Aruba Networks (ARUN) the provider of solutions which helps employees connect remotely to corporate information technology networks, announced a $100 million share repurchase program, sufficient to retire 6.2% of its shares outstanding. Over the last four years the company has seen an almost 50% increase in its shares outstanding as the company issued shares to finance its growth plans and used them to compensate its employees. After a 40% correction in the recent year, Aruba takes advantage of the lower share price and announced the program. Currently the company does not pay a dividend.
Juniper Networks (JNPR) the developer of products and services for network infrastructure solutions announced a $1 billion share repurchase program, which is sufficient to retire 11.5% of its shares outstanding. The manufacturer of routers and switches aims to reduce dilution of the issuance of shares under its employee stock programs. Shares have fallen 45% over the last year as telecommunication customers have reduced their capital expenditures in a response to the slowdown in the wider economy and shift in consumer demands. Currently the company does not pay a dividend.
Philip Morris (PM) the manufacturer and distributor of cigarettes and other tobacco companies announced a massive $18 billion share
repurchase program. The plan which is expected to be executed over the next three years is sufficient to retire about 12% of the company's shares outstanding and will replace its current $12 billion program launched in 2010. Over the last four years the company has already retired some 15% of its shares outstanding, which combined with excellent operational performance resulted in a 79% increase in the company's share price over that time frame. Currently the company pays a quarterly dividend of $0.77 for an annual dividend yield of 3.5%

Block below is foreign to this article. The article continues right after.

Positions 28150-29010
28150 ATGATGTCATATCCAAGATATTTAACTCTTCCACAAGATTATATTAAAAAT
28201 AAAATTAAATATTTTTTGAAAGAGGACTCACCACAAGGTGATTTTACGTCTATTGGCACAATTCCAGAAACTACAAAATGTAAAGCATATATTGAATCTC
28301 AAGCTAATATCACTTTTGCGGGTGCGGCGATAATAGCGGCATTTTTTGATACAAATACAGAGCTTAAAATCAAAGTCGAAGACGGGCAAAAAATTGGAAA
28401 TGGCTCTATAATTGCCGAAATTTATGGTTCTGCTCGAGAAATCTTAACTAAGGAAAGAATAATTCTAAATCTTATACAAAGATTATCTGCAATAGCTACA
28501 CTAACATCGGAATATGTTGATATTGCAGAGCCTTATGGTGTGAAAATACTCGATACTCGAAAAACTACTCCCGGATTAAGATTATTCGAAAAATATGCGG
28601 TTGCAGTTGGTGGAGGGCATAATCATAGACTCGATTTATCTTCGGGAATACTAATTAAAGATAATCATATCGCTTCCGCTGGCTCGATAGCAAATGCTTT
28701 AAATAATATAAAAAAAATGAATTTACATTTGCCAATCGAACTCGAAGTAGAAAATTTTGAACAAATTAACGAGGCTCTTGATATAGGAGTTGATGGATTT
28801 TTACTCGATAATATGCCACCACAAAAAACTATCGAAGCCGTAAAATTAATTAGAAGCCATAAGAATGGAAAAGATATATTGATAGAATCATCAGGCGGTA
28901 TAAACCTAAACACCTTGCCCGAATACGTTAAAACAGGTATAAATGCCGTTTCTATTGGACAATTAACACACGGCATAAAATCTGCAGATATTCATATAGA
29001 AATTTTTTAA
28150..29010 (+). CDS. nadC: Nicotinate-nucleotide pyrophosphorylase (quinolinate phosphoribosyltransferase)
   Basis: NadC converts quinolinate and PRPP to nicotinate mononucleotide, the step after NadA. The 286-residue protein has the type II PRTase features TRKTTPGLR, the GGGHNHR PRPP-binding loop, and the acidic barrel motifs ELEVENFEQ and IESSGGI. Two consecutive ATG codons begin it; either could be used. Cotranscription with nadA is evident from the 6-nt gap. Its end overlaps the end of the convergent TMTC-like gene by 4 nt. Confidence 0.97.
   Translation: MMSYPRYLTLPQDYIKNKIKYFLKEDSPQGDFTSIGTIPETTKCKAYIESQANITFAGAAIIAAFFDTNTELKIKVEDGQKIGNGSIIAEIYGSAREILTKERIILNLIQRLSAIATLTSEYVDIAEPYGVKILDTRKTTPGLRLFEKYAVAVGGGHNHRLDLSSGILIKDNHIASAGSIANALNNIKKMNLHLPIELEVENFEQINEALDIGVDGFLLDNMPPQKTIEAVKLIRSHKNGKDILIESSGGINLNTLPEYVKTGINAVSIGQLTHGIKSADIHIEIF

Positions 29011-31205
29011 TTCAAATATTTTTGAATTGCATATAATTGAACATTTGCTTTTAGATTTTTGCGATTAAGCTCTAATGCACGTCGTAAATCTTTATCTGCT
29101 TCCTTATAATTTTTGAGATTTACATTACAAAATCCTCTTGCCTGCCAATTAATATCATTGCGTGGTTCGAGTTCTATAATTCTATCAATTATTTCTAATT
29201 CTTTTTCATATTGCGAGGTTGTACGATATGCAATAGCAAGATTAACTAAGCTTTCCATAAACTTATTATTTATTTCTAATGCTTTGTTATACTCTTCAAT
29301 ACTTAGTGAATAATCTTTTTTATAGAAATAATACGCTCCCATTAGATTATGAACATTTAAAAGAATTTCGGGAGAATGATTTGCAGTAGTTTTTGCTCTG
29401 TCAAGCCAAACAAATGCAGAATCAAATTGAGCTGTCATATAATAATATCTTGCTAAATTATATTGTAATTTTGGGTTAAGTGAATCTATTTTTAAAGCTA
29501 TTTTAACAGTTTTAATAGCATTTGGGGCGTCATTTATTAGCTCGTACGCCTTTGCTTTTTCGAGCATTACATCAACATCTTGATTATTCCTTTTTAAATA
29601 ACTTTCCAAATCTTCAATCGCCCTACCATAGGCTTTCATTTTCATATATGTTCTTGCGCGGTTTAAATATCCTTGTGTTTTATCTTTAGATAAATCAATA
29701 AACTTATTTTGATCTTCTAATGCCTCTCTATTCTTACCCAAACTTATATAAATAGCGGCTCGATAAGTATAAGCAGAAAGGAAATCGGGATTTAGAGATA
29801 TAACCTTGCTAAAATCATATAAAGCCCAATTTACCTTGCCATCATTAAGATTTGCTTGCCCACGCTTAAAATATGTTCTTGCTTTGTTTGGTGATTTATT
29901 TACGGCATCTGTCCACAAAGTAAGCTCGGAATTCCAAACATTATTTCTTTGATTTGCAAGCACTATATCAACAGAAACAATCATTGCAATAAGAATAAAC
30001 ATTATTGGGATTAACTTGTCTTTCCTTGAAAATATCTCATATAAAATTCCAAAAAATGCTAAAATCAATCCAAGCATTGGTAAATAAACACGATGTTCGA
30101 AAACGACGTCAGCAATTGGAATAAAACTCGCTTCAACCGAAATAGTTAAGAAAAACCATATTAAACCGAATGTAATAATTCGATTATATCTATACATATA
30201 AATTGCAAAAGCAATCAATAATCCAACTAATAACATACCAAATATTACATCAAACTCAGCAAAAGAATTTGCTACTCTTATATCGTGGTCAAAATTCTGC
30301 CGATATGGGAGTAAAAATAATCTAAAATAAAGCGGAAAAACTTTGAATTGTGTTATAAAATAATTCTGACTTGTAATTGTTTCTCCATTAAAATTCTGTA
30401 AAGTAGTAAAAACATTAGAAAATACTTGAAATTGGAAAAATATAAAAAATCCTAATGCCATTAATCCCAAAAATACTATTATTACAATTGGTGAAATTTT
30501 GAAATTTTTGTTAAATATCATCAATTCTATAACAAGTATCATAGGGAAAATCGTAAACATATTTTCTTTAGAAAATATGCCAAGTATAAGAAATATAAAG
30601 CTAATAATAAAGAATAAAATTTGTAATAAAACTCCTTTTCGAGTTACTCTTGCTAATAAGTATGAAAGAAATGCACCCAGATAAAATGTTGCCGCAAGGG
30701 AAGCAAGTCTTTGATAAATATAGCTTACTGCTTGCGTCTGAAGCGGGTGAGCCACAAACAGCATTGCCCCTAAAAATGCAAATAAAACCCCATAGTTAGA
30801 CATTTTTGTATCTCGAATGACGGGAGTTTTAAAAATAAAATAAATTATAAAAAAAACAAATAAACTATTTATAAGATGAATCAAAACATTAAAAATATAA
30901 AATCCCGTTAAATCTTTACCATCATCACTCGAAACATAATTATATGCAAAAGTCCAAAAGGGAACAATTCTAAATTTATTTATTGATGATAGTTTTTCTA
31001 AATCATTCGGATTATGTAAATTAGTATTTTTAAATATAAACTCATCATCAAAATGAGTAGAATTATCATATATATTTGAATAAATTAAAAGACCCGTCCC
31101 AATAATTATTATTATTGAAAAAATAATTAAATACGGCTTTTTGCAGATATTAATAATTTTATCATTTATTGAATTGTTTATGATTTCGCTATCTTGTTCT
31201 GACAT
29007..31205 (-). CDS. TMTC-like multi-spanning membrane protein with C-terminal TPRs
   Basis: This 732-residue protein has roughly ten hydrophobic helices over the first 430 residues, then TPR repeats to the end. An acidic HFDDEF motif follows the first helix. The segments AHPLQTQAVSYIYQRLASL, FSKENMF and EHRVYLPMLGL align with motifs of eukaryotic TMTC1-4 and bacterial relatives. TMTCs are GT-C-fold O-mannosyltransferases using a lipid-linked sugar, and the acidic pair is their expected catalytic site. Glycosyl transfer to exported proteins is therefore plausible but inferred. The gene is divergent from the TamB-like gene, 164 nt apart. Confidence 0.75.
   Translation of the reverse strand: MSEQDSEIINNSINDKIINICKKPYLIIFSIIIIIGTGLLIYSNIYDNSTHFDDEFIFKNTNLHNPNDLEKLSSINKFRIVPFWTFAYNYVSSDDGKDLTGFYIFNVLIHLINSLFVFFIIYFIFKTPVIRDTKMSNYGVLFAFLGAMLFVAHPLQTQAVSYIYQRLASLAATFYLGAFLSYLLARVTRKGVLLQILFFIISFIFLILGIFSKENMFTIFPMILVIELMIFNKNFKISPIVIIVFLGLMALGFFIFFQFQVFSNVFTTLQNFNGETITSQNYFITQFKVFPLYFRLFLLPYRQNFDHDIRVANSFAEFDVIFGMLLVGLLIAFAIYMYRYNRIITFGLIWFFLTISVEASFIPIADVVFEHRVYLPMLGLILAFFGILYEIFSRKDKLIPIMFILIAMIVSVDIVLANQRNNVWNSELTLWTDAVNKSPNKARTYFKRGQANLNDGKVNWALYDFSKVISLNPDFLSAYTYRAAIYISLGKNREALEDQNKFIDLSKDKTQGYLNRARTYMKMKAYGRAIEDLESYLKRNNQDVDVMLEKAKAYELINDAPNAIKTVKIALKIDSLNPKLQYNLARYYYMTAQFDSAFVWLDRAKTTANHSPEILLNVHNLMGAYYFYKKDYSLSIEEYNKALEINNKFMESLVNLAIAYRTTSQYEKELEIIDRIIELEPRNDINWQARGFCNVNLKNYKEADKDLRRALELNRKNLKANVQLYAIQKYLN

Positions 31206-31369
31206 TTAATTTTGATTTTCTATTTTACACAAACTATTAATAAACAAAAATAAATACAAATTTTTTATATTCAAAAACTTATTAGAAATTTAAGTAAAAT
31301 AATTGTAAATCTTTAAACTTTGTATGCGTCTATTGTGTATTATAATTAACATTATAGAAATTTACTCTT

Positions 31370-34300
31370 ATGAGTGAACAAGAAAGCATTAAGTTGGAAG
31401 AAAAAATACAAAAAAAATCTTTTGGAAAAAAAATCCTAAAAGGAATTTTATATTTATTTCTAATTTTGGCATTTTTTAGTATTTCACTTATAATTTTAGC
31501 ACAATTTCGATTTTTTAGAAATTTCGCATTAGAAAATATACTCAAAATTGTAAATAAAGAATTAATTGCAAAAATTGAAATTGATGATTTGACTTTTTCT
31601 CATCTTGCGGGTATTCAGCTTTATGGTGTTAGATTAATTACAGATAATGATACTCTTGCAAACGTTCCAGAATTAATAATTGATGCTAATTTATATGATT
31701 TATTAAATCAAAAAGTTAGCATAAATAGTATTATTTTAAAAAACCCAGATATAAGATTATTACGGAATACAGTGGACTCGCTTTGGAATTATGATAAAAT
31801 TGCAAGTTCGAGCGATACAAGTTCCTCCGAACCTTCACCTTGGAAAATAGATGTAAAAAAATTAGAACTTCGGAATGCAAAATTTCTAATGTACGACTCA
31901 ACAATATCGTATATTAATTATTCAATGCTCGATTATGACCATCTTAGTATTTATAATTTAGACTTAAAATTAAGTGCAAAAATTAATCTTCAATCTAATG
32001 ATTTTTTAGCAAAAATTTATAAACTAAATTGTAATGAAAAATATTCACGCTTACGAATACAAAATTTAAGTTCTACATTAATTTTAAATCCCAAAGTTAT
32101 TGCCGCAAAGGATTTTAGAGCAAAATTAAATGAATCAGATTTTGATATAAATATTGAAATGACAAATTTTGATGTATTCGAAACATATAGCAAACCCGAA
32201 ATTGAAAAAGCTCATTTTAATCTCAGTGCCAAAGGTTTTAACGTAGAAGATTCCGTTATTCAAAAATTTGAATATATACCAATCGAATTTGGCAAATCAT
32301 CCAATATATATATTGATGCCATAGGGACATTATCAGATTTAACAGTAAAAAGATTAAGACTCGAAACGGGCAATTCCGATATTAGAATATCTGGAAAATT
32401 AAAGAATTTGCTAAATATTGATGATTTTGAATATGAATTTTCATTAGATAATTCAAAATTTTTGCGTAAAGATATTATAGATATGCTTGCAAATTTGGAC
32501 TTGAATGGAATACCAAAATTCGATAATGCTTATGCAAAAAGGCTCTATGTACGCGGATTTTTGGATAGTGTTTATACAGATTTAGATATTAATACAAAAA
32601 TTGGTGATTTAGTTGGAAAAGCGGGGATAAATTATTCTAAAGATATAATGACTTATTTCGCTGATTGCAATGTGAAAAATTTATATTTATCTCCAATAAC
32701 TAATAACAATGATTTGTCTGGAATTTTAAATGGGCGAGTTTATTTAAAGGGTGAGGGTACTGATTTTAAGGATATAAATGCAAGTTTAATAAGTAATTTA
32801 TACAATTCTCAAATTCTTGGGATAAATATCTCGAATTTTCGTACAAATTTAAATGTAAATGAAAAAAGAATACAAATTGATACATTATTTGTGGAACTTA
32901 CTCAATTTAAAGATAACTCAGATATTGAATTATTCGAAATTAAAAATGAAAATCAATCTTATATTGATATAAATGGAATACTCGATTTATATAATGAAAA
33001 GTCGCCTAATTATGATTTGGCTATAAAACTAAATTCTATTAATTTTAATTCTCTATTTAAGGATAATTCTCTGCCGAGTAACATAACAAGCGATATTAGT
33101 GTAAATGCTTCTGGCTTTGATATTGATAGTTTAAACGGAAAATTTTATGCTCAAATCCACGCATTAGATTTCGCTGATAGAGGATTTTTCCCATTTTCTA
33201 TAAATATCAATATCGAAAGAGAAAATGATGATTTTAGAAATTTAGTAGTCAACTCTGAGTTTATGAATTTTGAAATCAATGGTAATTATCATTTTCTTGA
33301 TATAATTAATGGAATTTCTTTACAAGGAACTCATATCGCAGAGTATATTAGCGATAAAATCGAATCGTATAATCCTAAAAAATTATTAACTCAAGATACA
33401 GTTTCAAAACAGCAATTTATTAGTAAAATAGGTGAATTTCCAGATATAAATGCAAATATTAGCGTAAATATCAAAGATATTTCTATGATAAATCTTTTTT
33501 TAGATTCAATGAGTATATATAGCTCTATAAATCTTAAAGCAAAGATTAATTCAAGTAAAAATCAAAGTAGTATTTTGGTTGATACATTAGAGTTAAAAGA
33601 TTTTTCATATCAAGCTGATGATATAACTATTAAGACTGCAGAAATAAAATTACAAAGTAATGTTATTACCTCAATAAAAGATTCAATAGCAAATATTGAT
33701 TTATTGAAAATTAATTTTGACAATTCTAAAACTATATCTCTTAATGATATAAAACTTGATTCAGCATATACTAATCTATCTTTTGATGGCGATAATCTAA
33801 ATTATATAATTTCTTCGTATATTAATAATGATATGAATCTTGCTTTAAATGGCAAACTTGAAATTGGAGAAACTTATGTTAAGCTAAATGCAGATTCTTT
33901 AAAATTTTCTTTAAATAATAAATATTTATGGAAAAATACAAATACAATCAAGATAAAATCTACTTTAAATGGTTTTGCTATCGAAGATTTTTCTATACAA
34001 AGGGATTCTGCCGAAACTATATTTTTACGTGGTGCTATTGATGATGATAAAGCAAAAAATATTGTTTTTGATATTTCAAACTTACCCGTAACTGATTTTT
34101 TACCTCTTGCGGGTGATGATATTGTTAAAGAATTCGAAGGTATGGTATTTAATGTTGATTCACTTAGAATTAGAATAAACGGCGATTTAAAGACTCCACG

Celgene (CELG) the biotechnology company focused on development and commercialization of cancer treatments announced a new $2.5 billion share repurchase program. The announcement of the program which enables Celgene to retire 8.6% of its shares outstanding comes after shares have seen a correction of 20% in recent weeks. Earlier this year the company acquired Avila Therapeutics for $350 million in cash and $575 million in contingent milestone payments. Currently the company does not pay a dividend.
C.R. Bard (BCR) the manufacturer and distributor of medical, surgical and diagnostic products announced a $500 million share repurchase program. The plan which is sufficient to retire 5.8% of its current shares outstanding comes on top the $88 million which is still remaining under its 2010 authorization. Furthermore the company raised its quarterly dividend to $0.20, for an annual dividend yield of 0.8%. Over the last four years the company retired about 15% of its shares outstanding. So far this year shares have returned 20%.
During the last week, repurchase activity picked up significantly as total announced deal size came in close to $24 billion, making it a rather active weeks in terms of buyback activity. The high level of activity was largely explained by Philip Morris' massive $18 billion repurchase program.
Cash-rich companies still refuse to significantly raise long-term dividends. Rather, they use one-time repurchase agreements with far less signaling power as a dispersion tool of excess cash to their shareholders